I was fortunate to have a pretty good education at Carlisle Grammar School in the early 60s but not in one particular area - science.
Despite some good teachers I was pretty hopeless at physics (30 per cent in one exam) and even less in my final chemistry exam. So when, at the age of 14, I had to choose between specialising in the arts or the sciences there was in effect no choice. It was the arts. At 16 I scraped through my biology and maths O Levels and then studied only English, history and geography at A Level.
I regret that. I now think that in the 6th form some science lessons should have been compulsory. The teachers would have had a hard time, and so would I, but it would have been worth it.
The result of not doing so, and after taking a degree in English Literature and Philosophy at Liverpool University, was that when I became a programme editor at the BBC I had an inadequate understanding of the context in which to place the science based investigations which we undertook, and insufficient knowledge to adequately challenge some of our journalism. Of course I read up as much as possible, and talked to experts but I was also surrounded by reporters and producers most of whom, like me, had graduated in the arts.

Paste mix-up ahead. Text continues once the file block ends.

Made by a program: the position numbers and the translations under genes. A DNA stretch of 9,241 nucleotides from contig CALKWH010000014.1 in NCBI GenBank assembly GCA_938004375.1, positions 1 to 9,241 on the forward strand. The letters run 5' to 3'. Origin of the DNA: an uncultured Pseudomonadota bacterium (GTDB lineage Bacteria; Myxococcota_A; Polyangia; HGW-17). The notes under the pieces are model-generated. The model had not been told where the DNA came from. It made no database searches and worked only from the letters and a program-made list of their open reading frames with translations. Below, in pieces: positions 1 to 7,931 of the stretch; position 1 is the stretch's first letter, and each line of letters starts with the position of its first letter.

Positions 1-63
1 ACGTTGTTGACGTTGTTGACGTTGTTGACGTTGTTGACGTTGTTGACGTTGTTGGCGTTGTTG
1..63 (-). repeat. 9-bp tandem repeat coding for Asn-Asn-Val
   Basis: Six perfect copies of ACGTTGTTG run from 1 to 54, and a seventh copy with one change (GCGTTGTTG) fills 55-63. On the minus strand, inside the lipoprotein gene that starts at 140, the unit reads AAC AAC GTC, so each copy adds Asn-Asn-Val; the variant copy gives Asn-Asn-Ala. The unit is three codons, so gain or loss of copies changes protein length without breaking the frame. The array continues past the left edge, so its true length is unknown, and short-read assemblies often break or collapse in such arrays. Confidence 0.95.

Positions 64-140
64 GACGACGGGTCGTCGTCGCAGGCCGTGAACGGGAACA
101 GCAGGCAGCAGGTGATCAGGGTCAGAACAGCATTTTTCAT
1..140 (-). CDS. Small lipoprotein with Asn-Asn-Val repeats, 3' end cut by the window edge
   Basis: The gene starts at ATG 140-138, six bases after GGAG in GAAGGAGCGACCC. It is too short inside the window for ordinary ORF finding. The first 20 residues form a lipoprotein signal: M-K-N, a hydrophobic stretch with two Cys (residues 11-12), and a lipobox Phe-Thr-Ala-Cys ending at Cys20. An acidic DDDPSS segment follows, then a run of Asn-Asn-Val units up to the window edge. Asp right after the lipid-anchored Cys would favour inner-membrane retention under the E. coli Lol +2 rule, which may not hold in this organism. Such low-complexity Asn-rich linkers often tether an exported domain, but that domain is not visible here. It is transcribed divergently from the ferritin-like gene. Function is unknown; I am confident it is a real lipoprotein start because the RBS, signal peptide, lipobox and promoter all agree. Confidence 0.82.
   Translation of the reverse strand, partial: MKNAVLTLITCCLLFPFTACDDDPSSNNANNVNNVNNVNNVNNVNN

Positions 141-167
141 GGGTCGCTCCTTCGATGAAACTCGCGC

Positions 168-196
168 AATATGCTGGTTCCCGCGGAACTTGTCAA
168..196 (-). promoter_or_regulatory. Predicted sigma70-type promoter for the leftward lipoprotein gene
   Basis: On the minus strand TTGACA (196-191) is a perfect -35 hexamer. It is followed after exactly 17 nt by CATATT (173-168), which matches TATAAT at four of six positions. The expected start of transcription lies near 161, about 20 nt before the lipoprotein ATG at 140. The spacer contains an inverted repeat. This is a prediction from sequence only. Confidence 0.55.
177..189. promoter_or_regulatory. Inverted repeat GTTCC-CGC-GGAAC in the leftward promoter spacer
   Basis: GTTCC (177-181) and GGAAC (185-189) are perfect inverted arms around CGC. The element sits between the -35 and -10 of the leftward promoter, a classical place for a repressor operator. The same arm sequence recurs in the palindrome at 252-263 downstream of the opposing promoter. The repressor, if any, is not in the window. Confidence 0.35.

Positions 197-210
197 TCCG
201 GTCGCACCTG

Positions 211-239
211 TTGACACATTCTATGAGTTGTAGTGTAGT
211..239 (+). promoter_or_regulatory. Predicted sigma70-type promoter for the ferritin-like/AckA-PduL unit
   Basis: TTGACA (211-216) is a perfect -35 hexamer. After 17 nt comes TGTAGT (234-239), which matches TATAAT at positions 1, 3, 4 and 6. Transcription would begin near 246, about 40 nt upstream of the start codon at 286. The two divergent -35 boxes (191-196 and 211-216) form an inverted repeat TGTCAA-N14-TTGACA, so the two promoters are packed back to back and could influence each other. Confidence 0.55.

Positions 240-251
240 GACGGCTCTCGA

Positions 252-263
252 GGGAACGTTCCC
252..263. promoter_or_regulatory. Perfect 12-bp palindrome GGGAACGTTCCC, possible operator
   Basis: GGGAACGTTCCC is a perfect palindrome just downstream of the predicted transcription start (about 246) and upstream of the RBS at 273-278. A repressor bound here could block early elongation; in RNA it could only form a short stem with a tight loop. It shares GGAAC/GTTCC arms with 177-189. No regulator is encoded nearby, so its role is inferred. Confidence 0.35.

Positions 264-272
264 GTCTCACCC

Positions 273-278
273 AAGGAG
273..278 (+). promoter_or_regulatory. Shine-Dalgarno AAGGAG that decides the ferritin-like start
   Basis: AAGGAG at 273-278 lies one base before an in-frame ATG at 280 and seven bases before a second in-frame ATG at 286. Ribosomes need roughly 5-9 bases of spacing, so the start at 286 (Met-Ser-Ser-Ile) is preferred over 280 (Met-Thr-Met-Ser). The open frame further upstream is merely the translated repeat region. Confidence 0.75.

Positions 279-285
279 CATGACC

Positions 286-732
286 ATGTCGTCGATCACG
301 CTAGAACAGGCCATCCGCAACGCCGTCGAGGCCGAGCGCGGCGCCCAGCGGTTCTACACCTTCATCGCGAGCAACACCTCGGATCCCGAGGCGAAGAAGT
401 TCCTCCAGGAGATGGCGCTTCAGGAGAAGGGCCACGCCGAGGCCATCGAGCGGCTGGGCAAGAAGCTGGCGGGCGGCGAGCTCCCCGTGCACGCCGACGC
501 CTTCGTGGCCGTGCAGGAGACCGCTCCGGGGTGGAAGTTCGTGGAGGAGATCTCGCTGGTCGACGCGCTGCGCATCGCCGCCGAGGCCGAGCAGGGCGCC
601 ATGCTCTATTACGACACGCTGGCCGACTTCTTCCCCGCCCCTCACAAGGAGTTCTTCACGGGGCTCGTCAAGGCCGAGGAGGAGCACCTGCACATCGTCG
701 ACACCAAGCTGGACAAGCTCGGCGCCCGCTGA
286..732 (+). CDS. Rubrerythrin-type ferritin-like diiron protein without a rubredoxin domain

How much has that situation changed in today’s BBC? Not much according to some Feedback listeners, who point to a news bulletin in which hydrogen was referred to as a mineral and to a news presenter who did not know the difference between a virus and a bacterium.
BBC Science Editor David Shukman discusses how the BBC covers science reporting.
Of course there have been improvements in the quality and quantity of science reporting, particularly on Radio 4, whose Controller has significantly increased science programming following a BBC Trust report, but concerns remain.
In the programme this week I talked to the Corporation’s science editor, David Shukman (a geography graduate).
Also this week we discussed how Radio 1’s Newsbeat treated a report from the Crown Prosecution Service. The CPS did not approve and neither did many of Newsbeat’s listeners. So if you want to listen to the full Feedback programme, which includes many other delights of course, including shocking revelations of one of my teenage love affairs (well a bit tepid really) you need only pop over to the Iplayer.
Keep listening, keep writing.
Roger Bolton presents Feedback on Radio 4.
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